Adding Solar to garage

frofro19

Member
Location
VA.
Occupation
Master Electrician
Looking at wiring a detached garage approximately 260 feet from house. There's not much in the garage, I believe about 6 or 8 receptacles and 2 garage door openers and some LED lights. A 10/3 uf would probably surfice but with the price of copper these days, decided to go with #2 AL 4 conductors.
Was going to install a 100 amp sub-panel In the garage. Can the #2 AL be on a 100 amp breaker if the load is way under 90 amps? Load will probably never see 20 amps.
Also he is planning on installing, I believe 5 kw of solar at the garage to back-feed to the house. That's another reason for the upsize of the wire feeding from the house to the garage. The house has a 400 amp meterbase with 2-200 amp panels in the basement. The solar company told me all they needed was a 100 amp disconnect at the garage for them to attach their wires to. Does this sound correct and does the 2 AL work for this application?
 

winnie

Senior Member
Location
Springfield, MA, USA
Occupation
Electric motor research
#2 Al is only good for 90A.

#2 Al would be perfectly acceptable to have a 100A panel in the garage if the supply breaker at the house is 90A or smaller.

Double check that the EGC is sized correctly if the breaker at the house is smaller than usual for the conductors.

There are requirements for bus size vs breaker vs solar backfeed which I've not checked.

Jon
 

frofro19

Member
Location
VA.
Occupation
Master Electrician
#2 Al is only good for 90A.

#2 Al would be perfectly acceptable to have a 100A panel in the garage if the supply breaker at the house is 90A or smaller.

Double check that the EGC is sized correctly if the breaker at the house is smaller than usual for the conductors.

There are requirements for bus size vs breaker vs solar backfeed which I've not checked.

Jon
Yes, I was planning on installing a 90 amp breaker in the house panel and using #2,2,2,4 AL for the conductors from house to garage. Are the requirements for bus size vs breaker size vs solar backfeed something the solar company could tell me?
 

wwhitney

Senior Member
Location
Berkeley, CA
Occupation
Retired
Are the requirements for bus size vs breaker size vs solar backfeed something the solar company could tell me?
Yes, but for a single PV inverter on site, it goes like this:

Take the PV inverter maximum continuous rating, convert it to amps, and multiply by 125%. PV inverters are often sized so that this comes out to a standard breaker size. For example, a 5 kW DC array might be on a 3.84kW AC inverter, which is 16A continuous at 240V, so the computation gives 20A. For any panel, add that value to the rating of the upstream (grid-wards) breaker protecting the panel (e.g. 90A for the panel in the garage). Then every panel between the PV inverter and the grid (including the service panel) has to satisfy one of these rules:

- The sum is no more than the busbar rating.
- The breaker leading towards the PV inverter is at the opposite end of the bus as the breaker protecting the panel, and the sum is no more than 120% of the busbar rating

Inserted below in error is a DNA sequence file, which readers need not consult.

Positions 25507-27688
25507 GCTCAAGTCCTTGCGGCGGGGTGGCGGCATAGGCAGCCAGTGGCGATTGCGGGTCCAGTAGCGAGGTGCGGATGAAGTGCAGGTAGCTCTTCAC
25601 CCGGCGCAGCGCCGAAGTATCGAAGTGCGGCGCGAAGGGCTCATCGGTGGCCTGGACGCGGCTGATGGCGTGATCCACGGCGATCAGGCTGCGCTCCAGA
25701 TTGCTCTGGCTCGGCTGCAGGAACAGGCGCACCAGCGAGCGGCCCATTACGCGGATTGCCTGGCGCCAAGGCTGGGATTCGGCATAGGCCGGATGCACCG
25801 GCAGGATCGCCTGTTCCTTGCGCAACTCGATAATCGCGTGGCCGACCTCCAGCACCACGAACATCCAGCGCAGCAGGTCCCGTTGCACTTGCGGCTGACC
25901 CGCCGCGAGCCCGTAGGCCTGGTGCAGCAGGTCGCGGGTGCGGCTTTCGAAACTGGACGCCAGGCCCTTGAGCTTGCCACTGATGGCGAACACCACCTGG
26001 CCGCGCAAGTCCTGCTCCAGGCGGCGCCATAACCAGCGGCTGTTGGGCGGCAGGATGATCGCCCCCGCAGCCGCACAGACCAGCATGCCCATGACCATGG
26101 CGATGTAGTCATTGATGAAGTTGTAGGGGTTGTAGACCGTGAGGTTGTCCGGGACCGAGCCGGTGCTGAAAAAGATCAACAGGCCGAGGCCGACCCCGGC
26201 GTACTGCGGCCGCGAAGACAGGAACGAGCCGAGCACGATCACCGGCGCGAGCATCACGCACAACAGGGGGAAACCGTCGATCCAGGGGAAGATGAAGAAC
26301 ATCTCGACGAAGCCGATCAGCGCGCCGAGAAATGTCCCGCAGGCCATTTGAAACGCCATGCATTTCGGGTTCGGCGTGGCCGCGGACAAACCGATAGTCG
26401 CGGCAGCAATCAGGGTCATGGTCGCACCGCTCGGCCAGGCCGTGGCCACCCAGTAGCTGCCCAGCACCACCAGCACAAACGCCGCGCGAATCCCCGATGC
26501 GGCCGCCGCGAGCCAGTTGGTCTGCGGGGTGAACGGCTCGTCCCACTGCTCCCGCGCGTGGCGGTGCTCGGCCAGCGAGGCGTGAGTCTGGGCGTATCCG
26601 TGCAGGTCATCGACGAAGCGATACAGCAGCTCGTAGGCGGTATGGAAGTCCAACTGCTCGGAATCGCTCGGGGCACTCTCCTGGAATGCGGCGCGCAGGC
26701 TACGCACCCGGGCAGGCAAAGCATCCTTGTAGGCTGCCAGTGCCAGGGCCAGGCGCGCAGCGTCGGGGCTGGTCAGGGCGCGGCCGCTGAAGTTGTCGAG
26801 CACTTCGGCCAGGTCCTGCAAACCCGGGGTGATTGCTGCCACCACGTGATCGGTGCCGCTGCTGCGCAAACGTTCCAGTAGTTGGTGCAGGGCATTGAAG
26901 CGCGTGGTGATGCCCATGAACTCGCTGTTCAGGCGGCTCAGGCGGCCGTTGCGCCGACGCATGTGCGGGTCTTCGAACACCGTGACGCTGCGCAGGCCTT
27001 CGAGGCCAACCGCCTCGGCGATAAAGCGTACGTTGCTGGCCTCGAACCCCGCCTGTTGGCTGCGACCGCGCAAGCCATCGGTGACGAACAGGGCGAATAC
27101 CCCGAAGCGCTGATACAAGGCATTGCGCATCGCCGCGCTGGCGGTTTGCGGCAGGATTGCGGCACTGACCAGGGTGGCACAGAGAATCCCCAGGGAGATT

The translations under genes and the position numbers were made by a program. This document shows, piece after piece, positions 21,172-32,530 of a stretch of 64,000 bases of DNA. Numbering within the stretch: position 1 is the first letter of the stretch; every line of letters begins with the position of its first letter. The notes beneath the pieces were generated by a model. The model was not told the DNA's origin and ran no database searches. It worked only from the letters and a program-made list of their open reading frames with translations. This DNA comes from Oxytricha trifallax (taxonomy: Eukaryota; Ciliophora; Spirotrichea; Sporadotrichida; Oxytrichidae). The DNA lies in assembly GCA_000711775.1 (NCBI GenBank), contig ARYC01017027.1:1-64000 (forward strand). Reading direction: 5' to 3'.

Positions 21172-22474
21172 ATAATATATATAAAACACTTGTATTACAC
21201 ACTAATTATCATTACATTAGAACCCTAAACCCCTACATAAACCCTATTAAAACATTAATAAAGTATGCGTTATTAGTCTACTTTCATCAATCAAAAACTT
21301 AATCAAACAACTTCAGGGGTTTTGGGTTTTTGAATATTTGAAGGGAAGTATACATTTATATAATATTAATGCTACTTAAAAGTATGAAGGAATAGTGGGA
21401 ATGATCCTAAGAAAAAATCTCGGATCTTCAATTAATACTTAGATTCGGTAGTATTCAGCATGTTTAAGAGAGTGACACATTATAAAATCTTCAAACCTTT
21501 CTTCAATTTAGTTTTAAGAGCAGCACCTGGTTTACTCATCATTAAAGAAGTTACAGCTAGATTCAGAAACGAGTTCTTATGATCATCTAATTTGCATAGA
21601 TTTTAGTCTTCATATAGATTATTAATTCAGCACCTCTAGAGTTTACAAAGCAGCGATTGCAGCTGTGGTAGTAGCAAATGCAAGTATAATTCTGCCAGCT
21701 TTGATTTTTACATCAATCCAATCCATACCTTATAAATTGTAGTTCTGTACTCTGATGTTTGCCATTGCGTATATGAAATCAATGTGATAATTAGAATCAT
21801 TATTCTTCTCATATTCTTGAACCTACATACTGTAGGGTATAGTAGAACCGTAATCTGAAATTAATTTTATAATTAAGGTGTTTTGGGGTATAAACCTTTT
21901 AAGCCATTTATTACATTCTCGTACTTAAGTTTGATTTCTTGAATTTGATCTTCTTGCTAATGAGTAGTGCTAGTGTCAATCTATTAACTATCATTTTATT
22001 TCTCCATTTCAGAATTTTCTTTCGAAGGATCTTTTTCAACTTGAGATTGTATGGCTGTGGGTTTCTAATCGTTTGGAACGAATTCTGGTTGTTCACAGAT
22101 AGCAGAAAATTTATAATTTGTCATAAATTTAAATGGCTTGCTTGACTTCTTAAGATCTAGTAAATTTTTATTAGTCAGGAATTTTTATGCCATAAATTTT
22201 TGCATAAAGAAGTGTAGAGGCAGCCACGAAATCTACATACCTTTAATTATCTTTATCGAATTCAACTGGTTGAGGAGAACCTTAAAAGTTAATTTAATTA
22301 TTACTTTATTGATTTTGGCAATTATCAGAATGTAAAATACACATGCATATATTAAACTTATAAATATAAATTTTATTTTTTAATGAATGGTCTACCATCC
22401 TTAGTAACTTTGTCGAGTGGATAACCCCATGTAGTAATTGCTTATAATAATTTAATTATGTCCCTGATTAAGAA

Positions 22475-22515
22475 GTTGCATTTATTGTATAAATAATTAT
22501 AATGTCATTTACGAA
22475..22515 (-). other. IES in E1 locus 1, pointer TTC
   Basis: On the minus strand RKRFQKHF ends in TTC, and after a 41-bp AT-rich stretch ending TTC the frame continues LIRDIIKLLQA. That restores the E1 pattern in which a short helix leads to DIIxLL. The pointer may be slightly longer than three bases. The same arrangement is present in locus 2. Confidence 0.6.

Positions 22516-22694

- The sum of all breakers in the panel (per leg) excluding the breaker protecting the panel is no more than the busbar rating.

Cheers, Wayne
 

Carultch

Senior Member
Location
Massachusetts
Take the PV inverter maximum continuous rating, convert it to amps, and multiply by 125%.

Not all inverters have a current rating that directly relates to their power rating. Some inverters have headroom on their current value in amps for one reason or another (kVA vs kW and compensating for lower-than-nominal grid voltages as examples). The amp value on the inverter datasheet matters more for this calculation, than the amp value that you would infer from I=P/V or I=P/V/sqrt(3) for three phase.

It will usually be called "Rated output current" or "maximum continuous output current", or some other term that has the same meaning.
 

jaggedben

Senior Member
Location
Northern California
Occupation
Solar and Energy Storage Installer
I'd install a 125 rated subpanel at the garage, not a 100amp rated. (The former are more common anyway.)
Put the AL #4 on a 90A breaker, that will allow a 60A solar breaker as far as the garage subpanel is concerned, which is roughly 10kW of solar inverter, much more than you say you need.
The main panel will still limit the size of the inverter(s). I presume you'll still be backfeeding one of the 200A panels. That will limit you to 7.6kW (32A) of inverter power, also more than you say you need. That could be increased, if needed, by downsizing the 200A breaker to 175A (if load calc checks out, but it probably would).

The solar company's advice to you was not precise in my opinion.
 

frofro19

Member
Location
VA.
Occupation
Master Electrician
I'd install a 125 rated subpanel at the garage, not a 100amp rated. (The former are more common anyway.)
Put the AL #4 on a 90A breaker, that will allow a 60A solar breaker as far as the garage subpanel is concerned, which is roughly 10kW of solar inverter, much more than you say you need.
The main panel will still limit the size of the inverter(s). I presume you'll still be backfeeding one of the 200A panels. That will limit you to 7.6kW (32A) of inverter power, also more than you say you need. That could be increased, if needed, by downsizing the 200A breaker to 175A (if load calc checks out, but it probably would).

The solar company's advice to you was not precise in my
 

frofro19

Member
Location
VA.
Occupation
Master Electrician
Why #4 instead of #2AL? #2AL is more accessible I'm my area and give room for future expansion. Yes they are planning on back feeding into one of the 200 amp panels.
 
Top